Major depressive disorder (MDD), more commonly referred to as depression, is more than just a sad mood or feeling down. The newest research suggests that the symptoms of depression may be due to decreased levels of biomolecules in the brain called 'neurotrophic factors'. These biomolecules support cell growth and survival, and development of new connections between cells. A deficiency of these biomolecules results in cell loss in important areas of the brain associated with motivation, emotion, perceptions, thinking, learning and memory. Reversing this deficiency with the use of new antidepressant treatments may resolve the symptoms of depression. New antidepressant medications being studied may work much more rapidly and be more effective than currently available treatments.
Depression is challenging. Having MDD can make it much harder for people to complete ordinary day-to-day activities. It may be much more difficult to get out of bed and go to work. Trying to get through the work day may take much greater effort than usual. Even simple day-to-day activities such as bathing, brushing your teeth, doing laundry, and other household chores may seem overwhelming.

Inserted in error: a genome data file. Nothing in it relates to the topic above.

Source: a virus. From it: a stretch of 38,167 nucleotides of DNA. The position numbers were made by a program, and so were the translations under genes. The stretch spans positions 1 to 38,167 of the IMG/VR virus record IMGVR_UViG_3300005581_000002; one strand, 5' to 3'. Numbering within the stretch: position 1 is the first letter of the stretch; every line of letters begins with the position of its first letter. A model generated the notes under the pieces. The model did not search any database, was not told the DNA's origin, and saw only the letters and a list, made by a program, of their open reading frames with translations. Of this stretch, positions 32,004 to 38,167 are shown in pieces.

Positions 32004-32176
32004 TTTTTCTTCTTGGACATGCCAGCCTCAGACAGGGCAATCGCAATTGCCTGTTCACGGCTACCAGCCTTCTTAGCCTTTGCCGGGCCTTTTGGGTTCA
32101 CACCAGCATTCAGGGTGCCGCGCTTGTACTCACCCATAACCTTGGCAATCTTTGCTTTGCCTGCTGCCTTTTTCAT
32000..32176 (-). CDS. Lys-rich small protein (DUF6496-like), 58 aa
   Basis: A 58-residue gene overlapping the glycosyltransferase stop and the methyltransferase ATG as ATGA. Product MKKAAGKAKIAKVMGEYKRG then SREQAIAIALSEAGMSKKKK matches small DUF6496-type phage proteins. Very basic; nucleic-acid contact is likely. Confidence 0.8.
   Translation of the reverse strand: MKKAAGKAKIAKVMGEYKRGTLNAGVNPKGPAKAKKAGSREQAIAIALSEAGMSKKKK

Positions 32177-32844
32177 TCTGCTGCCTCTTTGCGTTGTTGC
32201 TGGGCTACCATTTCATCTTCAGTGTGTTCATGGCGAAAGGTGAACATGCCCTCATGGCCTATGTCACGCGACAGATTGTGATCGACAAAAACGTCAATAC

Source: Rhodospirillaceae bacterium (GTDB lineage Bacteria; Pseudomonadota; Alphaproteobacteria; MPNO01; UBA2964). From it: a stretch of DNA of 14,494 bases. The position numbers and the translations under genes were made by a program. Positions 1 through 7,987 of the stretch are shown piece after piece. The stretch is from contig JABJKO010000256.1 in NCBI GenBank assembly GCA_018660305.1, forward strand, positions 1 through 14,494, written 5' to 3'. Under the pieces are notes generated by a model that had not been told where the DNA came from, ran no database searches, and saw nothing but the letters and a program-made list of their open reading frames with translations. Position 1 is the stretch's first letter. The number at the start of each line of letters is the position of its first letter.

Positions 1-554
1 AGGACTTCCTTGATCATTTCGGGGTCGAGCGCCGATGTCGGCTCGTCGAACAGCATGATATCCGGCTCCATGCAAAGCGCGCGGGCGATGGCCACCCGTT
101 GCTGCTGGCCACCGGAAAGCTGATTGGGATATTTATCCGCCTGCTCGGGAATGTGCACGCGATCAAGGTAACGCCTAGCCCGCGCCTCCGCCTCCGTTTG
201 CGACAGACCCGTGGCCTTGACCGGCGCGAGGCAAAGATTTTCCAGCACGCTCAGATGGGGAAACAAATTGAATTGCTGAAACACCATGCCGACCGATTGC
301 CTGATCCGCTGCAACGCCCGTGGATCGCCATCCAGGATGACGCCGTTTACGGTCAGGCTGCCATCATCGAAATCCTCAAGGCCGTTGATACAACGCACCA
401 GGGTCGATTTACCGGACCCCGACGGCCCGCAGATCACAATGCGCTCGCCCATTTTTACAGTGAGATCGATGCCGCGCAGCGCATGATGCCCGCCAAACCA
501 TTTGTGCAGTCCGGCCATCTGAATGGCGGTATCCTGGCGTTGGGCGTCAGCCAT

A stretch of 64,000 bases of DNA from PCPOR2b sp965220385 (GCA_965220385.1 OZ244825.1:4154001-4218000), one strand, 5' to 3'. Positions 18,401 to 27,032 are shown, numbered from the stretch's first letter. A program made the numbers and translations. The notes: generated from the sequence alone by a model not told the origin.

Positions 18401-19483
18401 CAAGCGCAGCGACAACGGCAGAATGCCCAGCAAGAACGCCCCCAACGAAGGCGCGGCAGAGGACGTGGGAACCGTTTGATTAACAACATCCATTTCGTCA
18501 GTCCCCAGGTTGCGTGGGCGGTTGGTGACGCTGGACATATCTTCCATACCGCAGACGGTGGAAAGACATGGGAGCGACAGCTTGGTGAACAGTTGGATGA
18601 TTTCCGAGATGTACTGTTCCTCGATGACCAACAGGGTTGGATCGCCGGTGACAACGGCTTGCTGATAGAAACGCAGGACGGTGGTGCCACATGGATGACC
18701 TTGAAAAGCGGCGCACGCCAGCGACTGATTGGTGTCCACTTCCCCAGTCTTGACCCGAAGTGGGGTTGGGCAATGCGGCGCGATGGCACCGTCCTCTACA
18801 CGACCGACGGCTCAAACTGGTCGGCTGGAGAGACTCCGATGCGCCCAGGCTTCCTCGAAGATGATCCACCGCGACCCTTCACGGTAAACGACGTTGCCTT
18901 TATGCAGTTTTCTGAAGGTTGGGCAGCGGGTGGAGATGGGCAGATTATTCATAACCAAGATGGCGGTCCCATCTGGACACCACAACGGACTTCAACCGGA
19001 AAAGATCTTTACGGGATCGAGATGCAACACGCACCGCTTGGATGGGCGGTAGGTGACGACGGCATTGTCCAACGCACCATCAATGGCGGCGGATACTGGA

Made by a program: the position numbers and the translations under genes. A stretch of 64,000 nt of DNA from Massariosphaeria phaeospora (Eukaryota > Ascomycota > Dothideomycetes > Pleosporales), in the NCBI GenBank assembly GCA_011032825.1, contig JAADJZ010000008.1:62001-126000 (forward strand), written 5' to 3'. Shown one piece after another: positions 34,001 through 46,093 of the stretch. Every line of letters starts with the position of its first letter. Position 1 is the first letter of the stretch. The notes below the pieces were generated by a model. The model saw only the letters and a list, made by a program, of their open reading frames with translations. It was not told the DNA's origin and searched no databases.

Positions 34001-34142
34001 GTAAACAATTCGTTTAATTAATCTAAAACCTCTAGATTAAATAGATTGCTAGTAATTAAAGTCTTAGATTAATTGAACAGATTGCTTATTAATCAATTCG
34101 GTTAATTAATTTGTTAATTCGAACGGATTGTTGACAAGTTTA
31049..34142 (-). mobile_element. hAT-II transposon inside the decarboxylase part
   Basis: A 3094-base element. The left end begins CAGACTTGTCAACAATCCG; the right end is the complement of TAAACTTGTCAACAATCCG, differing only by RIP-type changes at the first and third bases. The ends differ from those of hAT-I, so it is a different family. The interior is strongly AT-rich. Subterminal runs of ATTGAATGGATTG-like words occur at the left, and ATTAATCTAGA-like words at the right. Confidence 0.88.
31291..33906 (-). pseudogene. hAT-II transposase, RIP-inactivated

If you are symptoms of depression most of the day, nearly every day, you may be experiencing MDD. But you are not alone, it is reported that as many as 7% of the US population meets criteria for major depressive disorder over a 12-month period and women are 1.5-3 times as likely as men to develop MDD.
Some treatments which have been proven to be effective in MDD research studies include antidepressant medications, cognitive behavior therapy, and TMS (transcranial magnetic stimulation). Treatments don't work for all people. Treatments have side effects and some can take 4-6 weeks to become effective. Some individuals experience treatment resistant depression and do not feel adequate results even while taking an antidepressant. Research is needed to find new, more effective, faster-acting treatment options with fewer side effects.